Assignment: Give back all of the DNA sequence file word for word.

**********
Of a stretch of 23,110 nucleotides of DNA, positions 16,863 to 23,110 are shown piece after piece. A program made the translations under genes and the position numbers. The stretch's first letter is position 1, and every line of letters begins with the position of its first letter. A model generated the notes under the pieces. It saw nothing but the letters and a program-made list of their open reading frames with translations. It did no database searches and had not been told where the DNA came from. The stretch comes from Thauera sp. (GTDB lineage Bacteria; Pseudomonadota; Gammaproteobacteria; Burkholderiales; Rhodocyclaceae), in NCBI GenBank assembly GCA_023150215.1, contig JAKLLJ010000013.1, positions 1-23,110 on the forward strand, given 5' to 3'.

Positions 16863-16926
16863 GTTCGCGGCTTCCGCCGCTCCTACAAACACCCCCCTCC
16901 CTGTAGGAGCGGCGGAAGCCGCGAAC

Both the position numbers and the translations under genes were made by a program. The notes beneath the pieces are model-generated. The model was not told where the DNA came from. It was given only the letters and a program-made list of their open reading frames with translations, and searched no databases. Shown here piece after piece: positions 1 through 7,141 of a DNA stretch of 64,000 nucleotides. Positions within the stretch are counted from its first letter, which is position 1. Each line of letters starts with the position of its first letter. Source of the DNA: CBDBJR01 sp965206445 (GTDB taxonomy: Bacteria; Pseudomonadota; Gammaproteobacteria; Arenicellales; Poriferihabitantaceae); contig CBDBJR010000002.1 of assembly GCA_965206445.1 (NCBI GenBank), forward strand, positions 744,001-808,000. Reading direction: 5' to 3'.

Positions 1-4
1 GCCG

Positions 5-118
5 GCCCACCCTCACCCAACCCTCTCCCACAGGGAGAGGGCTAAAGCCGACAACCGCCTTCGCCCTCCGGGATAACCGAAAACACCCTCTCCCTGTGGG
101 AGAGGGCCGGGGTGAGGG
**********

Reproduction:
Of a stretch of 23,110 nucleotides of DNA, positions 16,863 to 23,110 are shown piece after piece. A program made the translations under genes and the position numbers. The stretch's first letter is position 1, and every line of letters begins with the position of its first letter. A model generated the notes under the pieces. It saw nothing but the letters and a program-made list of their open reading frames with translations. It did no database searches and had not been told where the DNA came from. The stretch comes from Thauera sp. (GTDB lineage Bacteria; Pseudomonadota; Gammaproteobacteria; Burkholderiales; Rhodocyclaceae), in NCBI GenBank assembly GCA_023150215.1, contig JAKLLJ010000013.1, positions 1-23,110 on the forward strand, given 5' to 3'.

Positions 16863-16926
16863 GTTCGCGGCTTCCGCCGCTCCTACAAACACCCCCCTCC
16901 CTGTAGGAGCGGCGGAAGCCGCGAAC

Both the position numbers and the translations under genes were made by a program. The notes beneath the pieces are model-generated. The model was not told where the DNA came from. It was given only the letters and a program-made list of their open reading frames with translations, and searched no databases. Shown here piece after piece: positions 1 through 7,141 of a DNA stretch of 64,000 nucleotides. Positions within the stretch are counted from its first letter, which is position 1. Each line of letters starts with the position of its first letter. Source of the DNA: CBDBJR01 sp965206445 (GTDB taxonomy: Bacteria; Pseudomonadota; Gammaproteobacteria; Arenicellales; Poriferihabitantaceae); contig CBDBJR010000002.1 of assembly GCA_965206445.1 (NCBI GenBank), forward strand, positions 744,001-808,000. Reading direction: 5' to 3'.

Positions 1-4
1 GCCG

Positions 5-118
5 GCCCACCCTCACCCAACCCTCTCCCACAGGGAGAGGGCTAAAGCCGACAACCGCCTTCGCCCTCCGGGATAACCGAAAACACCCTCTCCCTGTGGG
101 AGAGGGCCGGGGTGAGGG